Review: The Virtue Audio Sensation M451 Integrated Amplifier
by Sean Fowler on June 30 '11
Whenever a motivated individual comes along and devotes his entire company to the more affordable side of the high end stereo market, one can't help but wonder - does this guy even know what the hell he's getting into? Didn't anyone give him the 24-size font memo that warned: "There's no real money to be made at the bottom depths of hi-fi"? In all incontestable actuality, most of the guys who enter this business with the sole ambition of producing and selling Best Buy priced hi-fi would be better off breeding lemurs for a living. The work would be easier, far less stressful, and could actually provide enough consistent cash flow to... oh I don't know... make a decent living!
Luckily for you all, no one ever takes my advice to go lemur. If they did, I'd be at the head of a booming lemur empire and the only affordable hi-fi anyone would ever know is decrepit multi-decade old gear.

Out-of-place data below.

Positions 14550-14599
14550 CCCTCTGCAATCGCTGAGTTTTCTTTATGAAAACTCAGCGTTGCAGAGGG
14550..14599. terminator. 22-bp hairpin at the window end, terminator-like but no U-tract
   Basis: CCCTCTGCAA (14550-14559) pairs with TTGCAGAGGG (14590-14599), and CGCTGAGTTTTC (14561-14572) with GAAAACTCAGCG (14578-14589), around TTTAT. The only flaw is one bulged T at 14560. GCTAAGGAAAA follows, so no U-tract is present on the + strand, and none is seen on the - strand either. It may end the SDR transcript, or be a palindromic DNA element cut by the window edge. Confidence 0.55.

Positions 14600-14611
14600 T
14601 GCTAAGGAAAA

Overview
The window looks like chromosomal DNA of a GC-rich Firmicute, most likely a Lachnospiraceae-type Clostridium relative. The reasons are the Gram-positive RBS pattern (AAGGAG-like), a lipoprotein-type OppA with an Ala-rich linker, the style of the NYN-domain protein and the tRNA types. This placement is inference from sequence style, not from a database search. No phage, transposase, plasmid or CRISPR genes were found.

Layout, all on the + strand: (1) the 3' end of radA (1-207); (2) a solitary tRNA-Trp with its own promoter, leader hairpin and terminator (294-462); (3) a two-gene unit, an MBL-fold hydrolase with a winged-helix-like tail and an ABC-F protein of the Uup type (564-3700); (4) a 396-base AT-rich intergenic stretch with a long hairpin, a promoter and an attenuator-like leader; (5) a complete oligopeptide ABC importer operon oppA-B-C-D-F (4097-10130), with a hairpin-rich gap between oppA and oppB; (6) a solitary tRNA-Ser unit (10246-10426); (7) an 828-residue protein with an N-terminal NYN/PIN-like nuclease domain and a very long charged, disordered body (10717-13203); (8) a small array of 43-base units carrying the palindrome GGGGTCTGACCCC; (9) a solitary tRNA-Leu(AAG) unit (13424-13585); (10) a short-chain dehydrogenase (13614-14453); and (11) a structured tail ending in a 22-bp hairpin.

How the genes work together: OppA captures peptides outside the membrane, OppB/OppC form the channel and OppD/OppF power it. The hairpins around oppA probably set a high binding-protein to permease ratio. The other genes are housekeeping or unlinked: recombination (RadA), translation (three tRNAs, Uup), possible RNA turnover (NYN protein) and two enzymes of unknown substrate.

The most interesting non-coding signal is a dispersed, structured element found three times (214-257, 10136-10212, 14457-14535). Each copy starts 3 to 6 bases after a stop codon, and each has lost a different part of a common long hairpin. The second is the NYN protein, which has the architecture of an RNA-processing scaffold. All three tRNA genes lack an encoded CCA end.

So be thankful to have enthusiastic guys like Seth Krinsky of Virtue Audio in the business, as it takes a colossal set of stones to invest nearly all of your life savings into the hope of raising a successful company in a niche market whose entire customer base could fit inside Andorra. Seriously folks. I'm not sure how many of you know or appreciate just how much passion and dedication it takes to pursue this kind of goal, but let me tell you, it's huge! So huge in fact, that it tickles my audio strings. Why, you ask?
Because quite frankly, the only people who are crazy enough to bust their ass day in and day out to try and make a living at selling affordable hi-fi are the guys who genuinely want to offer music lovers a chance to own something truly unique and special. There is an authenticity to their mission that, when combined with unshakable determination, usually adds up to one kick ass product. And since I'm a sucker for both artisan craftsmanship and kick ass products, I knew that it would only be a matter of time until I crossed paths with Virtue Audio.